US Federal Government Wants Google Search Records
January 20, 2006 11:16 AM
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Although Yahoo and Microsoft both turned over search records to the federal government, Google looks to put up a fight
Google has not complied with a White House subpoena that was issued over the summer, which has led to U.S. Attorney General Alberto Gonzales to ask a federal judge in San Jose for an order that would force Google to turn over search records. The Associated Press has reported that the federal government has asked for two specific things: The first thing requested is that Google turns over a sample of a million random web site addresses found in the Google search engine index. The second request is for records of Google search queries over any week.
The U.S. government apparently wants the information because it is challenging the rejection of the 1998 Child Online Protection Act, which is for "the protection of the physical and psychological well-being of minors by shielding them from materials that are harmful to them." If the COPA became law, adults would have to register with sites that provide adult content, or use an access code. Civil liberties groups like the American Civil Liberties Union (ACLU) immediately challenged the law, claiming that it is unconstitutional because it is restrictive of free speech.
Yahoo and Microsoft have acknowledged and complied with orders from the federal government to turn over search records. Both companies also said that the requested data was provided without handing over any personal information of subscribers.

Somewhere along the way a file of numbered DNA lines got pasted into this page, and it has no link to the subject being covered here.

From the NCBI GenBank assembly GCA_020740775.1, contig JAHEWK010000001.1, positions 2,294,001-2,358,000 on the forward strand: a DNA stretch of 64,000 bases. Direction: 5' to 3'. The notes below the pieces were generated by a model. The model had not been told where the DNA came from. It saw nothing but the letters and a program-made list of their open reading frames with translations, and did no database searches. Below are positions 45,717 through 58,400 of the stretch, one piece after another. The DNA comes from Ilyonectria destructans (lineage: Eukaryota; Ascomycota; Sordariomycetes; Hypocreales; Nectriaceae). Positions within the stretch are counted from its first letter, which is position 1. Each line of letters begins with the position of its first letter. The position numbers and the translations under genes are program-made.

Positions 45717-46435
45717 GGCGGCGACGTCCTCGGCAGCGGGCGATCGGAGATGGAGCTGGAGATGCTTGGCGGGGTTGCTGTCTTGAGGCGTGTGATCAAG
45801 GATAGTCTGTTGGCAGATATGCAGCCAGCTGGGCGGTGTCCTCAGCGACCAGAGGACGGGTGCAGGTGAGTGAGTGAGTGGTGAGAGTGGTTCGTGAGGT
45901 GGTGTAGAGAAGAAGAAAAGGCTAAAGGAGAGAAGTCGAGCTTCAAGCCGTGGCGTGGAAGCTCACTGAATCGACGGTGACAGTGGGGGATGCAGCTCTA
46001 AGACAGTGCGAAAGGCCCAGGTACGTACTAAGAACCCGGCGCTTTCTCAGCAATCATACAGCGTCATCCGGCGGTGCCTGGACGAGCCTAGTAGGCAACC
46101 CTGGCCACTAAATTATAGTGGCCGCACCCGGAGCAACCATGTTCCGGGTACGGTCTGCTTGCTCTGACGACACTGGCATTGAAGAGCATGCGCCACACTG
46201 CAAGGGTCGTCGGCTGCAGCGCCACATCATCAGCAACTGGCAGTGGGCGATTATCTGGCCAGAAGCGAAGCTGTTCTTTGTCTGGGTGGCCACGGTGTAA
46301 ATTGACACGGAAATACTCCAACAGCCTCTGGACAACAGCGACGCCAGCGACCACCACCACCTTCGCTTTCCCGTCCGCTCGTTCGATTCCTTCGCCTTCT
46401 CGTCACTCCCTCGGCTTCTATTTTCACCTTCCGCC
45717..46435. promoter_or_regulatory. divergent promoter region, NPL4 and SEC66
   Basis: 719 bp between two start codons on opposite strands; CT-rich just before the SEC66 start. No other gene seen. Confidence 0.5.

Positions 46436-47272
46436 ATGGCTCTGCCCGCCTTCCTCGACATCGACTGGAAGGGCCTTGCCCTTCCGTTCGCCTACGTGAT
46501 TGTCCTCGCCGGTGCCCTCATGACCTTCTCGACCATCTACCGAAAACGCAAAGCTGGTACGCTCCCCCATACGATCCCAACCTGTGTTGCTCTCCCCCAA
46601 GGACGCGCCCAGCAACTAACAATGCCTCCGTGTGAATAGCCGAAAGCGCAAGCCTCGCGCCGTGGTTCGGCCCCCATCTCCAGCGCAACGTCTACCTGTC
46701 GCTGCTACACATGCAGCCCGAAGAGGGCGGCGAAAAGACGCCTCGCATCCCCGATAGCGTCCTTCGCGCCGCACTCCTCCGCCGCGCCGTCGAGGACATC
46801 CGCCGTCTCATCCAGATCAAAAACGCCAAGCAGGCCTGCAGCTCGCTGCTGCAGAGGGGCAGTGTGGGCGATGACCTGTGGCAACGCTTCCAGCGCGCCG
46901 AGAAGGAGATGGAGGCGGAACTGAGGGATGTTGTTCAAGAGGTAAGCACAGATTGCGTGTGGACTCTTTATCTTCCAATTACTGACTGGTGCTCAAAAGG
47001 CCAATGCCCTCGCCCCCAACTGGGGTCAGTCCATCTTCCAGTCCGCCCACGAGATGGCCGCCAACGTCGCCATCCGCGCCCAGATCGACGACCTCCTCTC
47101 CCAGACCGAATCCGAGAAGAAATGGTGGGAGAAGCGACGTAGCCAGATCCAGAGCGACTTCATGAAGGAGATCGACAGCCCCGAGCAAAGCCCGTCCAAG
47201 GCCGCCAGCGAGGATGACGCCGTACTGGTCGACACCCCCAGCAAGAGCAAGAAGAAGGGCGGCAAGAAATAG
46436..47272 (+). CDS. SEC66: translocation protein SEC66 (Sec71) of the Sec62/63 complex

Although many speculate that the federal government is using the data gathered for something other than the alleged intended purposes stated, it is hard for us to tell. This will most likely be a story that we will continue to hear hear in the future.
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RE: The government never tells the truth
1/21/2006 10:33:33 AM
Oh yeah, you would also have to believe Microsoft and Yahoo were lying when they stated no personal information was given.
I understand you like to bash the government whenever you can, much like Microsoft but come up with something a bit more believable.
From what I've been told, Google doesn't want to hand this information over because it will contain trade secrets.
"So, I think the same thing of the music industry. They can't say that they're losing money, you know what I'm saying. They just probably don't have the same surplus that they had." -- Wu-Tang Clan founder RZA
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